Two Members of Hope for Haiti’s Education Team Share Five Things They’ve Learned About Teacher Training in Haiti.

At Hope for Haiti, we know that there is an inextricable link between the quality of teachers in Haiti and student achievement. As we completed our last teacher training of the school year, we asked our two core education team members to reflect on what they learned about effective teacher training in Haiti.

Dear Friends of Hope for Haiti:

We write to you today as two people who believe in the vital role that teacher training and teacher quality play in student achievement. For the past 30 years, Hope for Haiti has been working to improve education and the quality of life for the Haitian people, particularly children. 

Each year, we work in collaboration with 24 partner schools, 424 teachers, and numerous non-governmental and government partners to help provide improved access to quality education for 7,200 Haitian children. We both believe that the future of our country rests in the ability to provide a child friendly education to our nation’s children—and this starts with having quality, well-trained teachers. 

We acknowledge that there are extreme challenges to our education system—we see them every day. However, we are both inspired by what can be accomplished when we live up to our core values, especially resilience, empowerment, and collaboration. Here are five things we have both learned about teacher training through our work with Hope for Haiti.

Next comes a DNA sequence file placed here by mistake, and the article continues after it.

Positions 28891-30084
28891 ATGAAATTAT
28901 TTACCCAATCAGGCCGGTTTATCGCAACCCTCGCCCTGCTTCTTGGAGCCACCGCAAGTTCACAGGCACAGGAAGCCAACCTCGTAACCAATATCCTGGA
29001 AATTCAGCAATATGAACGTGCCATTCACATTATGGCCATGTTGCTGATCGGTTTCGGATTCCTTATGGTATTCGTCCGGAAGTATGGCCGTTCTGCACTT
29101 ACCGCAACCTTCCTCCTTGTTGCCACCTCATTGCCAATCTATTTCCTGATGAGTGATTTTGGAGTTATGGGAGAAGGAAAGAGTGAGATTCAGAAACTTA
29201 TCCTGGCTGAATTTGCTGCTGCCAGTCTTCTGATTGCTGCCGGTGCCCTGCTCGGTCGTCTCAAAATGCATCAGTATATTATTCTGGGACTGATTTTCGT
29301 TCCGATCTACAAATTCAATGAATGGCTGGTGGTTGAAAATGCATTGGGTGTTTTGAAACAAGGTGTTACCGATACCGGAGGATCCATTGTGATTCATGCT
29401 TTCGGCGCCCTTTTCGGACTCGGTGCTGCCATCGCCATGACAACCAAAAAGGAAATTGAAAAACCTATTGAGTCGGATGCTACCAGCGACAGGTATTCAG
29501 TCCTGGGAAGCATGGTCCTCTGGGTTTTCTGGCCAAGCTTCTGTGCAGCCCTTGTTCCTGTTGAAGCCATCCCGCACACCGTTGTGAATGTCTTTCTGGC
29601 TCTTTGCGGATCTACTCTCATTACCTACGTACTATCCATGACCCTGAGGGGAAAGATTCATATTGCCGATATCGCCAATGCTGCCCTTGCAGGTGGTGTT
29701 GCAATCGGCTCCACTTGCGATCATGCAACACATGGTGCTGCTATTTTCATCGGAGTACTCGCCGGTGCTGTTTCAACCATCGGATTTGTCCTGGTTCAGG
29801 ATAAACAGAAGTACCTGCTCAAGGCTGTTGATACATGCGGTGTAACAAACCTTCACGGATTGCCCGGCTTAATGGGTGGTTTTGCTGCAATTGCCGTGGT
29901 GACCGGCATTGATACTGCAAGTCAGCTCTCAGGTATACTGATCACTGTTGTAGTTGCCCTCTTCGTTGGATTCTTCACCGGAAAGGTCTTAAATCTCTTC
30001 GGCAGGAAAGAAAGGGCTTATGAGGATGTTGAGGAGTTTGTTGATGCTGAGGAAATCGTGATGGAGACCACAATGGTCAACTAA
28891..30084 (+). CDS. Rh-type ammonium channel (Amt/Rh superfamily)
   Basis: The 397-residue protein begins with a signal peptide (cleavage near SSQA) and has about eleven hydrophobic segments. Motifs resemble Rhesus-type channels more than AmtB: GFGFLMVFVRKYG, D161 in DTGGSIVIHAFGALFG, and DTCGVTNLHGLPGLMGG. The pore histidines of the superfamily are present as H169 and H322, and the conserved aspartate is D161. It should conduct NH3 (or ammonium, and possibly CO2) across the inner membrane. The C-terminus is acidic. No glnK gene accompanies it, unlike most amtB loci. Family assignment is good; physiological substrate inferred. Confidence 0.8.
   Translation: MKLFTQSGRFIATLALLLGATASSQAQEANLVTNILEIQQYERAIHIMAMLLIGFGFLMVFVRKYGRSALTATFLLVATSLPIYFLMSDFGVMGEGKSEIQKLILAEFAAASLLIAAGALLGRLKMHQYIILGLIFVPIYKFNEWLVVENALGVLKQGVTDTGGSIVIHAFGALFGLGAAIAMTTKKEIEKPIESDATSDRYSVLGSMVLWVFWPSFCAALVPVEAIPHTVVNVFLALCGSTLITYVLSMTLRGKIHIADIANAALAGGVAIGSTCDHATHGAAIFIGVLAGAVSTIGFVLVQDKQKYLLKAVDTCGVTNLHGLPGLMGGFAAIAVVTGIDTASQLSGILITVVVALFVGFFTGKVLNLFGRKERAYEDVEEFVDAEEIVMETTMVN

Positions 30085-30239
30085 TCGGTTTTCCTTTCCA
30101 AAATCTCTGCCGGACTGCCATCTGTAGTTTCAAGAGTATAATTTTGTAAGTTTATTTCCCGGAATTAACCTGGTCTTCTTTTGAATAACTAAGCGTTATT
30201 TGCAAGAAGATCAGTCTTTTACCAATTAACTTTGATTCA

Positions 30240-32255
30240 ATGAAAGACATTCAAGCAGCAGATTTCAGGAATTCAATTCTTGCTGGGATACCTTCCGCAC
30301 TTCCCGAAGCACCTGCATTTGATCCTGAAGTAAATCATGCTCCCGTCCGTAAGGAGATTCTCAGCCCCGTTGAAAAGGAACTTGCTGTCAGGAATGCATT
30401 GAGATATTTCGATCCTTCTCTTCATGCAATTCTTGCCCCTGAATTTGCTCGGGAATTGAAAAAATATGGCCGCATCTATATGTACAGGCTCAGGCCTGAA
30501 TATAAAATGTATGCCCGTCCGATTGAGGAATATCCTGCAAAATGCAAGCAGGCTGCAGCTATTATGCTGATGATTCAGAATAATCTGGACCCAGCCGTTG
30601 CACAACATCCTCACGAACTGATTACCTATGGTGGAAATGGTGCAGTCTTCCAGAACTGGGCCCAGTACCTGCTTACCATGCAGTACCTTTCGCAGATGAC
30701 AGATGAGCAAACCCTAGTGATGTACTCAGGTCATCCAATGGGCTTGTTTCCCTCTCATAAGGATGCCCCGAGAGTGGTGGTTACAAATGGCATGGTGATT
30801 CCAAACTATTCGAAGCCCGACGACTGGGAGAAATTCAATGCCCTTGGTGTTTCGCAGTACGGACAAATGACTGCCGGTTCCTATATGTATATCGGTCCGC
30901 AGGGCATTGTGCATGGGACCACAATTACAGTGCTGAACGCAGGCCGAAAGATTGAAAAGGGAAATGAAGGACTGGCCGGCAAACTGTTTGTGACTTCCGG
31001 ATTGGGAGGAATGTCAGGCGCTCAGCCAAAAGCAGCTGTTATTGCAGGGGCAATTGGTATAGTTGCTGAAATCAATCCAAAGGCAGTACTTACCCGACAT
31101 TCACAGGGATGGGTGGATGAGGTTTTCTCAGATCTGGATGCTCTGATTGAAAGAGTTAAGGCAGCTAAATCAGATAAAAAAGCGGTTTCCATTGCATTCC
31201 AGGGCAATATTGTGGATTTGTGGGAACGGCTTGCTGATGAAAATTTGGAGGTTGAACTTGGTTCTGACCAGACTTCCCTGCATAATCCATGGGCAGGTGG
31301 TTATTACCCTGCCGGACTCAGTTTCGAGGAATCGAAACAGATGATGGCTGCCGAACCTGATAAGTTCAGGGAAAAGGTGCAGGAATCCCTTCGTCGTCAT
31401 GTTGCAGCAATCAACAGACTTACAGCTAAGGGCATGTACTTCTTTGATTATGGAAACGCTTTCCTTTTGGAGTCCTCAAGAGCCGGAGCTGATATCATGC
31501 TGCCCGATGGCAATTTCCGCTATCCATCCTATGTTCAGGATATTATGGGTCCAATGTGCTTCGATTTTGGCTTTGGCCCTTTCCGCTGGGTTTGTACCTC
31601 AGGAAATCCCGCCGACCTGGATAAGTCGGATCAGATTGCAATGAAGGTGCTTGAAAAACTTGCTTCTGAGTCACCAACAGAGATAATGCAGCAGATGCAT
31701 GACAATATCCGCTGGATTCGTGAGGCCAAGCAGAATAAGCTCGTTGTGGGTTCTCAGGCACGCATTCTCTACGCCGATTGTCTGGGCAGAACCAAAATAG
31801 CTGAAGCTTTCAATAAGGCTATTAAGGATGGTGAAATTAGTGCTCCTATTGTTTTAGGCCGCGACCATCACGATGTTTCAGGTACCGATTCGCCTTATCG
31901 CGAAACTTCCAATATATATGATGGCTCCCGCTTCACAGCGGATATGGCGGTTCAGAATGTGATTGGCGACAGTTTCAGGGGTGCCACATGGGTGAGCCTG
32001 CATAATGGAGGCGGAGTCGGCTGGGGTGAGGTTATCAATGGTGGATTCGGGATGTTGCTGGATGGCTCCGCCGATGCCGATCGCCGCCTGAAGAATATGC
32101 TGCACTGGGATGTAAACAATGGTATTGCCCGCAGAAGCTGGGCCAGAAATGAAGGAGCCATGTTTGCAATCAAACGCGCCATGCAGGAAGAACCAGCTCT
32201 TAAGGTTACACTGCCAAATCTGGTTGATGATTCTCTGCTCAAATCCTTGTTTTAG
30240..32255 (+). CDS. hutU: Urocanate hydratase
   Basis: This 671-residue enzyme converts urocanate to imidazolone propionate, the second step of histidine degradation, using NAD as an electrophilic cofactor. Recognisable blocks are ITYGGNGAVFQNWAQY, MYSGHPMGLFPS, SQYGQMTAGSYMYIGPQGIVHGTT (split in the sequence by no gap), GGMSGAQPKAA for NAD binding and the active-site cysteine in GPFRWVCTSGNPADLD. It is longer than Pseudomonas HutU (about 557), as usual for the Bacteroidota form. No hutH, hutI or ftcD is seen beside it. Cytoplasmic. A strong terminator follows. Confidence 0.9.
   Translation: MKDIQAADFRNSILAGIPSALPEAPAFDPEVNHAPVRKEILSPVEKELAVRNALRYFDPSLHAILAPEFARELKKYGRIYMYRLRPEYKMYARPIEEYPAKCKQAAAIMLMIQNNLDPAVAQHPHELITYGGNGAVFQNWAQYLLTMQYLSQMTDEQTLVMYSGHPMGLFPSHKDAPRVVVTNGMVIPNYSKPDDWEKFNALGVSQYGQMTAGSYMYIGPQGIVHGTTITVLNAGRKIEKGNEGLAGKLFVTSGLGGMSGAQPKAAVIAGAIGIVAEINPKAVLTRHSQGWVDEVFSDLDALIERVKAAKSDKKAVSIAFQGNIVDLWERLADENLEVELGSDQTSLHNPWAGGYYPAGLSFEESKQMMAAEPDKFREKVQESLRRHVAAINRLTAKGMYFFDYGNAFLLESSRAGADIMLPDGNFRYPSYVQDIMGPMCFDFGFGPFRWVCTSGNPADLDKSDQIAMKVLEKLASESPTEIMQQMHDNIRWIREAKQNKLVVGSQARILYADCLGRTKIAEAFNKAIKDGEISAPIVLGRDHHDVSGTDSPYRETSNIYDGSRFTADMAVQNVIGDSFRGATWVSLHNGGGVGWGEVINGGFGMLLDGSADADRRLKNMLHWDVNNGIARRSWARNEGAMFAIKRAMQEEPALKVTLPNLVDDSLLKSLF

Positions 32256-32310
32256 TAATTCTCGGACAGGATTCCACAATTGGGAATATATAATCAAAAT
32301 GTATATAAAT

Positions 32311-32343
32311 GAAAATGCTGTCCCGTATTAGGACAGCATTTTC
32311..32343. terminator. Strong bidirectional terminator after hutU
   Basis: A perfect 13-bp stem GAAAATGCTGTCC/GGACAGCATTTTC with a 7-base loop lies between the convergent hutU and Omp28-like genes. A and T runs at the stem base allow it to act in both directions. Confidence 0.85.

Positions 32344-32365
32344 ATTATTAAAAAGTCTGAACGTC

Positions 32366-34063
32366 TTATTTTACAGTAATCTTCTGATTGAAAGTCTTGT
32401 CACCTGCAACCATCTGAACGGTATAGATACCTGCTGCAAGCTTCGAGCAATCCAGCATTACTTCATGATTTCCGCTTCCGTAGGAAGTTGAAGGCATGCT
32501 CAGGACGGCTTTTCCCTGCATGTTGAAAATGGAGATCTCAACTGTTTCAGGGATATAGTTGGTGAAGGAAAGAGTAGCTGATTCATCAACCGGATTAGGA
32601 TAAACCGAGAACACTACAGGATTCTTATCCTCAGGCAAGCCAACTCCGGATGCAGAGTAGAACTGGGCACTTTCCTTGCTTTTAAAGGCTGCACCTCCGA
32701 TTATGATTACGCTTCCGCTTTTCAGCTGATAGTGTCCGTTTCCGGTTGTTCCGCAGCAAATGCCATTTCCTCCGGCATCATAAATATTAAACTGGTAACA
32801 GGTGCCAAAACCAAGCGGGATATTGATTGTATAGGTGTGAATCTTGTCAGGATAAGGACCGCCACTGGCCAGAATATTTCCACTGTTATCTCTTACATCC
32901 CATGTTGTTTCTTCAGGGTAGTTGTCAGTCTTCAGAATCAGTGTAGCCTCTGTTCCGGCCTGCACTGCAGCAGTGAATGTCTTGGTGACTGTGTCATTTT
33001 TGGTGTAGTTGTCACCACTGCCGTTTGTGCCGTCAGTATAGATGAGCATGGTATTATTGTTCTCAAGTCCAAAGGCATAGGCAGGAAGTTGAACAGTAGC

1. The right language is key, and the right language is Haitian Creole. We believe teacher trainings in Haiti must meet a specific criterion for cultural appropriateness. For teacher trainings to be most effective, they must be held in Haitian Creole, with Haitian facilitators. 
  2. You have to meet teachers where they are professionally.  The harsh reality is that many Haitian teachers, especially in rural areas, do not have adequate training. Many have at most a high school level education. This means teacher trainings need to be tailored to meet the needs of the teacher wherever he or she may be in their professional journey. 
  3. Continuous training improves outcomes. We’ve learned that one teacher training is not enough, and that it’s more effective to have a continuous training program with the same teachers over multiple years. This reinforces past lessons and creates a community of teachers who support each other and their professional advancement. 
  4. Monitoring and evaluation is NOT just an afterthought.We’ve learned the importance of getting feedback from teachers about what they learned and what they feel is most effective with each training. We also see great value in observing the teachers in the classroom as they work to implement the concepts they learn through our trainings. 
  5. If you want to improve student achievement, improve teacher quality. This is self-evident, but when we see young Haitian students graduating from high school, we know that it’s because they worked incredibly hard, and that they had a teacher helping and inspiring them along the way. 

Thank you all for your support, your words of encouragement, and for sharing our belief that there is always hope for improving the quality of life (and teaching) in Haiti. 


Jean Ronald Jocelyn (Education Program Manager) and
Jude Jean Pierre (Education Program Coordinator)

We invite you to join us as we prepare to celebrate World Teachers’ Day this October 5th. Make a gift today because you believe in the valuable role that teachers play in society and to help Hope for Haiti offer quality training opportunities for the future.